To sedate or not to sedate
A sneak peak into the world of sedation by one of Ireland’s leading consultant anaesthetists Dr Michael Carey
Sedation in dentistry is nothing new – sedation has been used in dentistry since the 1840s.
However, things have moved on a lot since then. In the past, dental treatments were simpler and mainly consisted of fillings or extractions/dentures. Now, treatment is more complex and can take a long time, so patients can spend a lot more time in the chair and therefore want minimal discomfort. With increased awareness that sedation is available, dentists are starting to provide the service more and more themselves.
Sedation works best when combined with adequate local anaesthesia – the patient is pain-free, relaxed and has no memory of the procedure. The dentist can work more efficiently under these conditions, and it leaves a patient more comfortable and happy to return to the dentist.
However, sedation can go wrong. This can occur in endoscopy units where a single operator does both jobs. The operator could potentially give a relatively high dose while concentrating on the procedure, not the patients’ oxygenation. The presence of an anaesthetist is optimum in these situations.
Michael Jacksons’ death is a classic example of what can happen when the patient is not monitored and when the operator doesn’t have the skills, experience or equipment to get out of trouble.
The Northumberland Institute is an example of best practice and adheres to the strictest safety regimes, which I insist on; there must be oxygen, airway management equipment, drugs to deal with cardiorespiratory arrest and anaphylactic shock, and a defibrillator.
Everyone in the surgery has a current Basic Life Support certificate from the Irish Heart Foundation. This, on top of an extra nurse present when the patient is in the chair, is all a significant investment for any dental practice.
Finally, I think the minimum requirement is that there should be two people involved – the dentist and the sedationist.
No condition totally rules out sedation in the dental chair. However, overweight and elderly patients, or those with significant medical problems ought to be treated in a surgery which provides more intensive monitoring and after care; a general operating theatre or indeed an alternative to sedation should sometimes be sought. These are elective procedures after all.
Some dentists give sedation themselves – I suggest these steps if undertaking sedation:
(a) You are able to manage respiratory depression.
(b) You are able to manage a compromised airway including intubation and ventilation.
(c) You have the extra equipment available to manage these conditions.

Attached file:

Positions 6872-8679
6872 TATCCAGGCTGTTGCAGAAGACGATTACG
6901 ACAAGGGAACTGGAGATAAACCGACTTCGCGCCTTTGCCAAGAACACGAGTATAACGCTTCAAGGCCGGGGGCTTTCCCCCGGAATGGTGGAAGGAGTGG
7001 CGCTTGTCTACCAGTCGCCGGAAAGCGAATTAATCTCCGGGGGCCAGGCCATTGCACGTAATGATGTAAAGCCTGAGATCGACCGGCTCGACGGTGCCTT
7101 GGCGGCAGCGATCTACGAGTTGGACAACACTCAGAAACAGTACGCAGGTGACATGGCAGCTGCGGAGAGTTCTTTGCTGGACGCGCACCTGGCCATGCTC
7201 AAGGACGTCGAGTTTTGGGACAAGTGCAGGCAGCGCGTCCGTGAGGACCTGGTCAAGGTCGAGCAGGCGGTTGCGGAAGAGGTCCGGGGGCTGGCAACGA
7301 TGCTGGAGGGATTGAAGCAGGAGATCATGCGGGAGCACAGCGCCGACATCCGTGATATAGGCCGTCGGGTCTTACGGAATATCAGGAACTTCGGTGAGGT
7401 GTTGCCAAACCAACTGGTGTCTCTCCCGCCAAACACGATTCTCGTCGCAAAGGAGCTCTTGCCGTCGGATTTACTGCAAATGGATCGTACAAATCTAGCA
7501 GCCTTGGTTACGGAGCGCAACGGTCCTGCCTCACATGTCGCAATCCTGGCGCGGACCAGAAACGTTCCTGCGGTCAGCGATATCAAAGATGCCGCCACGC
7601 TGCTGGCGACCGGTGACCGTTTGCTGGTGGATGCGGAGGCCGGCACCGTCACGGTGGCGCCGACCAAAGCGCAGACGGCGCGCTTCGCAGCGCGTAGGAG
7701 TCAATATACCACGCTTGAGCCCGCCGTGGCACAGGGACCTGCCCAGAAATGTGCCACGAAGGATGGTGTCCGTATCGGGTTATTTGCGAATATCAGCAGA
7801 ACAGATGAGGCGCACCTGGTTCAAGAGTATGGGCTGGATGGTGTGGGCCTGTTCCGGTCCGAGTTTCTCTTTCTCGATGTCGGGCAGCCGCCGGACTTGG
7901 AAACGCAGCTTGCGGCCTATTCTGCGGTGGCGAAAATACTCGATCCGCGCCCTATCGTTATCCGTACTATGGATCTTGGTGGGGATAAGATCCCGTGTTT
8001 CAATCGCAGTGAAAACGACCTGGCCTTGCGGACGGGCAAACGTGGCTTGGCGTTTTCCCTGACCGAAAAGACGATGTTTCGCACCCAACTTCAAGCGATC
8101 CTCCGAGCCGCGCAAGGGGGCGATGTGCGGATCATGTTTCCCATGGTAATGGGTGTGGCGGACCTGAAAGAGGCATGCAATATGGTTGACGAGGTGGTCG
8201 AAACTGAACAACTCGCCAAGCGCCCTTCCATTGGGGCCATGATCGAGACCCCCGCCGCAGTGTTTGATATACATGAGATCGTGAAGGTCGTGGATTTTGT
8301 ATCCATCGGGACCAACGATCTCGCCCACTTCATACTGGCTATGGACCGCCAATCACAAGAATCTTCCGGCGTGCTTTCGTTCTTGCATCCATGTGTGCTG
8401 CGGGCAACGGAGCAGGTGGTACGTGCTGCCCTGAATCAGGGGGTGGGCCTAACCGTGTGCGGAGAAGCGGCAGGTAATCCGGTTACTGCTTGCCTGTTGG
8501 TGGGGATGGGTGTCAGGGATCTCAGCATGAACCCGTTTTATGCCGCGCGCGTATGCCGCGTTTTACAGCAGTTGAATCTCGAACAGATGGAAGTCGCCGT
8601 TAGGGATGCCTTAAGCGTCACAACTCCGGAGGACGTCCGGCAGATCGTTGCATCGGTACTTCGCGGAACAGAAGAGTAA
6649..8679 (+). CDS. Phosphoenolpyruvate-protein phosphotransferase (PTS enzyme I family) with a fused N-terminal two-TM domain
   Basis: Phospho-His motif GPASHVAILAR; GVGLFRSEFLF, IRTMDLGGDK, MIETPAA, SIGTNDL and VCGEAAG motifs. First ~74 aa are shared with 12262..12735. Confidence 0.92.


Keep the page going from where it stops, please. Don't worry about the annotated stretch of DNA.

(d) You have the knowledge and skills to be able to assess the suitability of a patient for sedation
(e) You do it frequently enough to be proficient.
(f) It is also more difficult and dangerous to do two tasks (sedation and dentistry), therefore a second practitioner should be present.
The sedationist must be competent; i.e. be able to assess the patients suitability for sedation, give the correct drug at the right dose for the patient, be able to get the patient out of trouble in respiratory arrest or airway obstruction and be experienced in the technique. I believe he/she should be an anaesthetist as it is what they do every day.
The alternative is no sedation. Some practices prescribe oral diazepam before a procedure, but the response is variable depending on the dose, the time of surgery, and the absorption of the drug. Hypnosis also works for some patients, but takes quite some time and training.
With my patients, I also give paracetamol and a steroid during the procedure which significantly reduces pain and swelling after the procedure.
There are some patients who request sedation for simple things like impressions, so great is their fear of dentistry. There is no doubt it has improved attendance and the experience for many as well as proven to be life changing for some.
To find out more about the Northumberland Institute of Dental Medicine, including details of courses, seminars and networking events, visit www.nidm.ie
ABOUT THE AUTHOR
Dr Michael Carey, BSc, MB, BCh, DipMan (RCSI), MD, FFARCSI, has been a consultant anaesthetist in the Coombe Women & Infants University Hospital and in St James’ Hospital since 1995. He is also director of perioperative medicine in the Coombe Hospital and has been carrying out sedation for dentistry in the Northumberland Institute of Dental Medicine since 2000.